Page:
- Ever since the collapse of the once powerful Maya civilization, people have been trying to find out what caused it. Authors of the article, "“Climate and the Collapse of Maya Civilization”", which include Gerald Haug, Detlef Günther, Larry Peterson, Daniel Sigman, Konrad Hughen, and Beat Aeschlimann propose a theory that the Mayans collapsed because of an extended dry period between 760 and 910 A.D. These scientists set out find the answer as to why the Maya civilization collapsed. This question is fairly popular and is often times answered by an extended drought, but they wanted to find geologic evidence of what the climate was like in the same time period hoping that there is an obv...   [tags: archaeology, world history, anthropology]

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Historical Re-Interpretations: Writing/Re-Writing of Ethnography and Historiography

- “Those who tell the stories also hold the power”-Plato French social theorist Michel Foucault developed a notion of discourse in “The Archaeology of Knowledge” and defined it as “systems of thoughts composed of ideas, attitudes, courses of action, beliefs and practices that systematically constructs the subjects and the worlds of which they speak”. Foucault traces the role of discourse in wider social processes of legitimating and power, emphasizing the construction of current truths, how they are maintained and what power relations they carry with them....   [tags: Michel Foucault, The Archaeology of Knowledge]

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The Fundamental Element Of The Antiquities Market

- Every day people who have a desire to interact with the past purchase ancient artifacts through the antiquities market, a system that has existed for many generations. However, the antiquities market is a system that has always been met with resistance, especially among those within the scholarly community of archaeologists. Many archaeologists and scholars have argued against this market, stating that it turns antiques into a commodity, encourages looting and is therefore a detriment to archaeology....   [tags: Archaeology, Archaeological site, Artifact]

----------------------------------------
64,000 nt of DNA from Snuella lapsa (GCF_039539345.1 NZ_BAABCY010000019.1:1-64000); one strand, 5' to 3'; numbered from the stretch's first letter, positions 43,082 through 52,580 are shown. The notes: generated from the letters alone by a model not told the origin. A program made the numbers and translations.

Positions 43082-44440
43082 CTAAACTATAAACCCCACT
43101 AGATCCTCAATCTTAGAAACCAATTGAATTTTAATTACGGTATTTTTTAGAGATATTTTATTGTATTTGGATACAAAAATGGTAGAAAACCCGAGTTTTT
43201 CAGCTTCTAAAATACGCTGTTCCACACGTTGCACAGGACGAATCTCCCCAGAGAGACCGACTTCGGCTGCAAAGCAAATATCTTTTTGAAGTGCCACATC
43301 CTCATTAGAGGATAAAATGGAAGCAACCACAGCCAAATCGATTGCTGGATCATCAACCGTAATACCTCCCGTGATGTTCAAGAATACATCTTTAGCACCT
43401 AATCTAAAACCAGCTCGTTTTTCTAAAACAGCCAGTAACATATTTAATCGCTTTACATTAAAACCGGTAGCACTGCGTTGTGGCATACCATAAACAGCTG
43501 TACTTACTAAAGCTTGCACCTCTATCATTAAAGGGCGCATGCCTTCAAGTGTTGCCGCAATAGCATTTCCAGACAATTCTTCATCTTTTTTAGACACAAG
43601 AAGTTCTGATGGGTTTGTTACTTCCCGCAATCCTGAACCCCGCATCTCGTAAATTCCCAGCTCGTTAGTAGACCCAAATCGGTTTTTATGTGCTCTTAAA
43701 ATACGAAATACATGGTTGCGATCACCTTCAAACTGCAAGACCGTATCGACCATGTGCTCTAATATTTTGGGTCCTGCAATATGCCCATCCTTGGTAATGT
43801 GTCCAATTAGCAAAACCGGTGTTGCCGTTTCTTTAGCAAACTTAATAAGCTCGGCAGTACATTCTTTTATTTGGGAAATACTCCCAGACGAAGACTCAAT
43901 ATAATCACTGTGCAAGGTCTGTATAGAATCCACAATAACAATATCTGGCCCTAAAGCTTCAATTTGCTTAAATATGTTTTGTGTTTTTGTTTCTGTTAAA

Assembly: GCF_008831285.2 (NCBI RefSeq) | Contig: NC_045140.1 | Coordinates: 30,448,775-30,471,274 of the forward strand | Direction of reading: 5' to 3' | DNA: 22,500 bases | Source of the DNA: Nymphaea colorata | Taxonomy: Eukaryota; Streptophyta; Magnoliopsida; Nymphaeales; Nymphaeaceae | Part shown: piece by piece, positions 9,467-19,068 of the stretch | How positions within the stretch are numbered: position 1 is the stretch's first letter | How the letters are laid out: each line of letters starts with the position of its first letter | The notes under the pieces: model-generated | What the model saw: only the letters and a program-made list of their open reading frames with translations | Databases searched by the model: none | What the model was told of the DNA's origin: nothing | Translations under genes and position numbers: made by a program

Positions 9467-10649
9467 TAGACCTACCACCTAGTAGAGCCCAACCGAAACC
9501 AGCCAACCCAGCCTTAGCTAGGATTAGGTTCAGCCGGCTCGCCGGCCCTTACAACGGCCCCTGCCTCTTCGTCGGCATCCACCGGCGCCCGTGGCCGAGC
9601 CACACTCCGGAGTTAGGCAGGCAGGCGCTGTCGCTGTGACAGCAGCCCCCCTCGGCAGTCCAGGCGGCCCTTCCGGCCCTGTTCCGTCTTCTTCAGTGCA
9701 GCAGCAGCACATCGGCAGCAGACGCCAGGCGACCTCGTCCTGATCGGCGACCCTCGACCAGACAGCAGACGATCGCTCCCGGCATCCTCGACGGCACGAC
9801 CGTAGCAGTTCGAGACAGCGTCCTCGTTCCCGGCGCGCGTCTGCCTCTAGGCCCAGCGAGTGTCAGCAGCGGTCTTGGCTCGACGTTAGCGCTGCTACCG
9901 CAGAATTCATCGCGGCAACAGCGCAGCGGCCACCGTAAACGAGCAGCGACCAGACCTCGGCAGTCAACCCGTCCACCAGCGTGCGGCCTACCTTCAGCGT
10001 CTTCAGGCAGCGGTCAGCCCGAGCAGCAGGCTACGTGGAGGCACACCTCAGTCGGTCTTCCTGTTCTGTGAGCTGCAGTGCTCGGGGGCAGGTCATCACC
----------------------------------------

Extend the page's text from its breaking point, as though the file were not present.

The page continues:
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The Key Takeaway From The Antiquities Market

- The antiquities market is a system that has always been met with resistance, especially among those within the scholarly community of archaeologists. Many archaeologists and scholars have argued against this market, stating that it is a detriment to archaeology. On the other side, those in favor of this market have provided reasons to show why they believe it to be a solid system. Both sides have their merit in regards to this controversial issue. However, when looking at the antiquities market as a whole, it has shown to be an effective system that can actually work hand in hand with the scholarly community, rather than against it....   [tags: Archaeology, Archaeological site, Artifact]

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Bosnian Pyramids: An Infamous Case of Pseudoarchaeology